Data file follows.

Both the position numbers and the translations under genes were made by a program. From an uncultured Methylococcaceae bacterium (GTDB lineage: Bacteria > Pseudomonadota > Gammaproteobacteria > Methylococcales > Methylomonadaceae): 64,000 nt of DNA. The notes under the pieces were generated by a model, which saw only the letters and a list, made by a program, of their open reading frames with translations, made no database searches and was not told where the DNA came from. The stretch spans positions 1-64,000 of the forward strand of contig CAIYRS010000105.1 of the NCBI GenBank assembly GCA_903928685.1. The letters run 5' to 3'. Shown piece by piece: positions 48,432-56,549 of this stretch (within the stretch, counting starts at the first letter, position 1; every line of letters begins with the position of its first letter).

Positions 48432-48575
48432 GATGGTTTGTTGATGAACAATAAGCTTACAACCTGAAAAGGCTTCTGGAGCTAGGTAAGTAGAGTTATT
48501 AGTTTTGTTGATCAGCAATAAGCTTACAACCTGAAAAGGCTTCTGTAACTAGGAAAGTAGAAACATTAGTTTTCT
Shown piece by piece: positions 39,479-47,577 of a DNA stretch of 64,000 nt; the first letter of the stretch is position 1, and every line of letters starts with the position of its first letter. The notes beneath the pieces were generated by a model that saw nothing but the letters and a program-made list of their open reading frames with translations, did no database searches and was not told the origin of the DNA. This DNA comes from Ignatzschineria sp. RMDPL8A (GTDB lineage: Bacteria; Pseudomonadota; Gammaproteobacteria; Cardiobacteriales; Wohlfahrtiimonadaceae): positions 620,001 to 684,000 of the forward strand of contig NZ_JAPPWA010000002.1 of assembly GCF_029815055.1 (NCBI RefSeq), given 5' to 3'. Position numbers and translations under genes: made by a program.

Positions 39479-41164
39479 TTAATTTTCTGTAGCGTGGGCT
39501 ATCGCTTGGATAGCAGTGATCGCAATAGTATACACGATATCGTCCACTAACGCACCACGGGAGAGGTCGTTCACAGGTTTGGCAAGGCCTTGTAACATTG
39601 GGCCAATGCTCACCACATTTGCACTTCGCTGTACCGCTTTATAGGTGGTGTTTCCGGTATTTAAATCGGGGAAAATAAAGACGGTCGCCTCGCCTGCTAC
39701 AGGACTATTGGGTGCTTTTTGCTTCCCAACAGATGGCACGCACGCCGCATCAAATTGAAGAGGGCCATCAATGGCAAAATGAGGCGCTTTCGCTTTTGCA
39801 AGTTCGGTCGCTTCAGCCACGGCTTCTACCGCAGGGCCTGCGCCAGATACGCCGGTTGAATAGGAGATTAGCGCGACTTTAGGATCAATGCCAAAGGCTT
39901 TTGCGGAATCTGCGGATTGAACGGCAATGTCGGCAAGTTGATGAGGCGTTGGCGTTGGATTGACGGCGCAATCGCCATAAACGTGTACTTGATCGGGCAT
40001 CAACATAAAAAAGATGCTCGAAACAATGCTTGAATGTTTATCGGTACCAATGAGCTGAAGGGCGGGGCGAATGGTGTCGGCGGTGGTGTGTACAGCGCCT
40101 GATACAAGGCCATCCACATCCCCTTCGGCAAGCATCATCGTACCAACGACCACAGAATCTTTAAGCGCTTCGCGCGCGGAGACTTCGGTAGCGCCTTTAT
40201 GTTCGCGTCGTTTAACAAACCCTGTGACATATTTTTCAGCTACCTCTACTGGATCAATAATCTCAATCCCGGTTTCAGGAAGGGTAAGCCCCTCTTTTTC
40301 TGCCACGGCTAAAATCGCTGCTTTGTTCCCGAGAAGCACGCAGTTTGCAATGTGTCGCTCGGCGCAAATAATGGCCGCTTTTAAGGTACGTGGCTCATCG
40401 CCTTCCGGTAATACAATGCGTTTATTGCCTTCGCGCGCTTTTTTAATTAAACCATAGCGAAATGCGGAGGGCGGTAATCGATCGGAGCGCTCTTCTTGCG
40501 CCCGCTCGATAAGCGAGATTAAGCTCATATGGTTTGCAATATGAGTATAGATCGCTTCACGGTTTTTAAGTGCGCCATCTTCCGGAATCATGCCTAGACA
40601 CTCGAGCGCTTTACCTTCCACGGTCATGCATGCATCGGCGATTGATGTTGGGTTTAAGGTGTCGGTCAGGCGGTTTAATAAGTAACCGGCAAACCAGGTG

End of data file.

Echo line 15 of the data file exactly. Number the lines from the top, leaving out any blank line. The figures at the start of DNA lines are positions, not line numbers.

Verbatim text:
40201 GTTCGCGTCGTTTAACAAACCCTGTGACATATTTTTCAGCTACCTCTACTGGATCAATAATCTCAATCCCGGTTTCAGGAAGGGTAAGCCCCTCTTTTTC